Even in the subjunctive form, the correct English, I believe, should be "he closes" and not "he close".. thus; first person singular/plural, i.e. I/we close second person singular/plural, i.e. you close third person singular, i.e. he/she/it closes third person plural, i.e. they close.
Sorry, you have to convince me that i am wrong.
You've set out the indicative form for the third person singular, not the subjunctive. No one has to convince you of anything, but you can educate yourself. You can learn about subjunctive forms here:
It helped me lots to print out the English conjugation for to be and several other words from some on line source to compare to French terms because I had totally forgotten what the terms meant and also there are many terms for the same tenses. Examples organized my thinking and make this much easier, tho not easy. I can get from the French to the English meaning but less often right putting English to French without some agony at times. What a joy to get it right tho.
Why would you use "il faut qu'il ferme" over "il doit fermer"? The latter is simpler, more concise, and communicates the message/idea more clearly.
"He has to shut the door." Unless it is only under the pressure of an external agent or condition that it becomes necessary for the subject to shut the door, that seems the more obvious way to express the thought than what's essentially a variant of "it is necessitated by the conditions and paradigms of the currently prevailing reality that he shut the door".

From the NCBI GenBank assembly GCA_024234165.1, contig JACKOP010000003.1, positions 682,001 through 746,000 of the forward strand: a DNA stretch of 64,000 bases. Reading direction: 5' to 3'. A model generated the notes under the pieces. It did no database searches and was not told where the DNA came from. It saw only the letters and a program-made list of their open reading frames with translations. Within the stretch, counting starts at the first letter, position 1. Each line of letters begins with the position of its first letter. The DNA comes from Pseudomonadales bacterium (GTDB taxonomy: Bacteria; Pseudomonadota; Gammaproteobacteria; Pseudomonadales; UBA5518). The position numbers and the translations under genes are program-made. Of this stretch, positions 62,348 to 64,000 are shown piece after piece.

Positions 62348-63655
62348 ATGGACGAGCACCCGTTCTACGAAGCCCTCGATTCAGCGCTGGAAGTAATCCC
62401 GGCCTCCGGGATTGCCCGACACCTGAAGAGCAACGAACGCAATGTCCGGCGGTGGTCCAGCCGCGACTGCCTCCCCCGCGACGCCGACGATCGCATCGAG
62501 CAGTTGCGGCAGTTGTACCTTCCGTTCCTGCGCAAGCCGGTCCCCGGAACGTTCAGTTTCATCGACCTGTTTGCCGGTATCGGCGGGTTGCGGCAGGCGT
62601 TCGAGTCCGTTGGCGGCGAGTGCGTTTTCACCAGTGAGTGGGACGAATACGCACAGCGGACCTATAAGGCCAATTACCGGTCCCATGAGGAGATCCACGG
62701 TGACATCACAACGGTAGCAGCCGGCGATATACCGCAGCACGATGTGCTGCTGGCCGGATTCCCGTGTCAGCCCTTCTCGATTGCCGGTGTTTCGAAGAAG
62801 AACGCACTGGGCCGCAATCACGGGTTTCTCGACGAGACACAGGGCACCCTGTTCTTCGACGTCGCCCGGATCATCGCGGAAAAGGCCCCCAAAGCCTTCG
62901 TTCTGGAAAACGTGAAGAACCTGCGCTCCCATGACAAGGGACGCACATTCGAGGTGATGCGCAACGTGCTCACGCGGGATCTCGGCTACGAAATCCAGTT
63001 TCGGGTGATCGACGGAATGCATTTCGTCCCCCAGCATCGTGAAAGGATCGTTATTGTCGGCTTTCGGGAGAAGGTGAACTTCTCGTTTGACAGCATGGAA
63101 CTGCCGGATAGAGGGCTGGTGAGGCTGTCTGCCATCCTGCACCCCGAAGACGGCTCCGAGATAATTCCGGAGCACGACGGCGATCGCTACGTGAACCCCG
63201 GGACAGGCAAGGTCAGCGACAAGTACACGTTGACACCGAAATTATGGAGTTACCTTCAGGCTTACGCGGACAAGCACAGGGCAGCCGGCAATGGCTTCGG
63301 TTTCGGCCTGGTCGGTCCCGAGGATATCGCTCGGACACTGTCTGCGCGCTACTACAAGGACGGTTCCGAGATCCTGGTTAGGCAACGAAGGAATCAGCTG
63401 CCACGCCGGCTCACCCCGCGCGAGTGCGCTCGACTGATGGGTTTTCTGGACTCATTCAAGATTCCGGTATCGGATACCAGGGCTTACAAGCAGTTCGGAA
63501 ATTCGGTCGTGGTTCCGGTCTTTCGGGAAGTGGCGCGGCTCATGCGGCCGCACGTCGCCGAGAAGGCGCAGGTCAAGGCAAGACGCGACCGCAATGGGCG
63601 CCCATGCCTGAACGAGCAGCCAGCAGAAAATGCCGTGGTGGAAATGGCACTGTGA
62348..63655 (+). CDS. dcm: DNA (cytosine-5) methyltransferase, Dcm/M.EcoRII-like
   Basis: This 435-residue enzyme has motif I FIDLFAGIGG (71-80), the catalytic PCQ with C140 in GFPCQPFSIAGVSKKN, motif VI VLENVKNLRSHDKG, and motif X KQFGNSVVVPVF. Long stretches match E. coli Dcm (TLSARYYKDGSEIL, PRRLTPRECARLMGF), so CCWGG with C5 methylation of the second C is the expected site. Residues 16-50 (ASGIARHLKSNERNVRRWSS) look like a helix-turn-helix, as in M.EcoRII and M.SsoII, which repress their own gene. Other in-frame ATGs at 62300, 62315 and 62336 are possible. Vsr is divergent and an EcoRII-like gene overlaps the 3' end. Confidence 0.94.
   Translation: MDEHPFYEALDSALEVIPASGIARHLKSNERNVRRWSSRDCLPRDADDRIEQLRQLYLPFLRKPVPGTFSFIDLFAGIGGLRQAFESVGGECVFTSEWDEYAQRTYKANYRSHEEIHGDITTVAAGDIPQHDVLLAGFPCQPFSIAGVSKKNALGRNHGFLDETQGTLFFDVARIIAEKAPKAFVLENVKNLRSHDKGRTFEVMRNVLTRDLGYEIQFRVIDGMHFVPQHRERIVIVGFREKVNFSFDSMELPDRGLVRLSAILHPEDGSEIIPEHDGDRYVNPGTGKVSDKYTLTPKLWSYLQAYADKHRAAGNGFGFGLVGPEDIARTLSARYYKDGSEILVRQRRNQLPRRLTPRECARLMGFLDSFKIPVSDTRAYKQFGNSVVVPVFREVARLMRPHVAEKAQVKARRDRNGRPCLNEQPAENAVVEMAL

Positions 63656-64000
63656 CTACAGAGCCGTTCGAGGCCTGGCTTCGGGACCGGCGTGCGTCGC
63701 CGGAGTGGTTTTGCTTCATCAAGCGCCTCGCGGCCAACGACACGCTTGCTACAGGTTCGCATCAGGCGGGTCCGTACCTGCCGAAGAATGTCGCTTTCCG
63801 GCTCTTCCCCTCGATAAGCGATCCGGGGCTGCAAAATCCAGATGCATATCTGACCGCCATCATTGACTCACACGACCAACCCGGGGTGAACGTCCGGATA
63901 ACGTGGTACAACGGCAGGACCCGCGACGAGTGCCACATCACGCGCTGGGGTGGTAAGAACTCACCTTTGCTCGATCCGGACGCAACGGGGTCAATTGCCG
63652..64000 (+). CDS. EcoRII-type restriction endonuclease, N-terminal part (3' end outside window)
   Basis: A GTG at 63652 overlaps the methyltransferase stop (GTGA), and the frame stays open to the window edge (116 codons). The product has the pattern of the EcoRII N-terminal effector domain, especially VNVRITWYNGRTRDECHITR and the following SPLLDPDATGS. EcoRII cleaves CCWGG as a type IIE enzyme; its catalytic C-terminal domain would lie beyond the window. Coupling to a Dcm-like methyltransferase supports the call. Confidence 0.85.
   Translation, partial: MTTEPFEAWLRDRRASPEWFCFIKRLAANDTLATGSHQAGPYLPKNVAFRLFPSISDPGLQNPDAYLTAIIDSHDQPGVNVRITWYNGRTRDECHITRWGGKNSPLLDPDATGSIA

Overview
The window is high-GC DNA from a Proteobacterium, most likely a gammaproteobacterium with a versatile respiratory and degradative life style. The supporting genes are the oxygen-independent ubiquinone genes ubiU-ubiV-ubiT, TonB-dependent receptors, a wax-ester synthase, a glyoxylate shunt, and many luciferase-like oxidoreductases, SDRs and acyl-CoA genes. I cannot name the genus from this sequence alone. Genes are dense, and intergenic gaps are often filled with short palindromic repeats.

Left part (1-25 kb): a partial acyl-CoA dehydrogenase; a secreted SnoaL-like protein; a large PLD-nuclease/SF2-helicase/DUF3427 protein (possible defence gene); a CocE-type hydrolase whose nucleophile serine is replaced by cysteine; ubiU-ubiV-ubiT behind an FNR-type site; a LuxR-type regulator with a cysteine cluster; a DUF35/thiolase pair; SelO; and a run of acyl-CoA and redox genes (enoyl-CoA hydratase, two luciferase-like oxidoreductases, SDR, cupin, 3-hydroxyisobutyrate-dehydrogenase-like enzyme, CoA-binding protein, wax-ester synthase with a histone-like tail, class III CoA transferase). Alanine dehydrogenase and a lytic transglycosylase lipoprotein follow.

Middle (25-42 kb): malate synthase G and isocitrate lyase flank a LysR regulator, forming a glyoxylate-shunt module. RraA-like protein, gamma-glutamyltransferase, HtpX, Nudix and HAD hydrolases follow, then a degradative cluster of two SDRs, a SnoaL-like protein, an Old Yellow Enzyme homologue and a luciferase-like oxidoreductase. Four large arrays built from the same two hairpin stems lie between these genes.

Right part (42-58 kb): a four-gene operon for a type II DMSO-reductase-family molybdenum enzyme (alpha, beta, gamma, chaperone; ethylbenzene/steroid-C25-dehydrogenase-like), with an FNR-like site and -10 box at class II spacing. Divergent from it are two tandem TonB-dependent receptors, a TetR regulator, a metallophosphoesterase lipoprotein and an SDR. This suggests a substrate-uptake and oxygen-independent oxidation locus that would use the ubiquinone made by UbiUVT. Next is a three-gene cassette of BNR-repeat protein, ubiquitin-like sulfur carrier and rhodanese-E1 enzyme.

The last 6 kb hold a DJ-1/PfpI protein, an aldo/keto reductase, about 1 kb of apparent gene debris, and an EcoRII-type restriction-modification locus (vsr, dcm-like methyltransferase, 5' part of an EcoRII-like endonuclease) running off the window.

(I may have asked this before already, but if so, I can't recall the answers - sorry, and thanks, if anyone deigns to answer my inquiry!)
"Avant" is very versatile:
- adverb: avant, j'étais petit = before, I was small
- preposition: je partirai avant demain = I'll leave before tomorrow
- conjunction (+ subjunctive): je ferme la porte avant que tu partes = I close the door before you go
- prepositional phrase (+ infinitive): tu fermes la porte avant de partir = you close the door before leaving/before you go
Avant de + infinitive will be required when the two verbs have the same subject:
- tu fermes la porte avant de partir (NOT tu fermes la porte avant que tu partes)
Allright, I understand your point of view. But remains the question why is it then given as an option? To me a gate could also be the door in a wall around a garden for example. So given that choice as an option makes sense to me and therefor it should not be counted wrong, or it should not be given as an option if you want me to learn that la porte is just a small door of a house. Would you please correct me if I am wrong and please tell me then why you still give it as an option underneath la porte?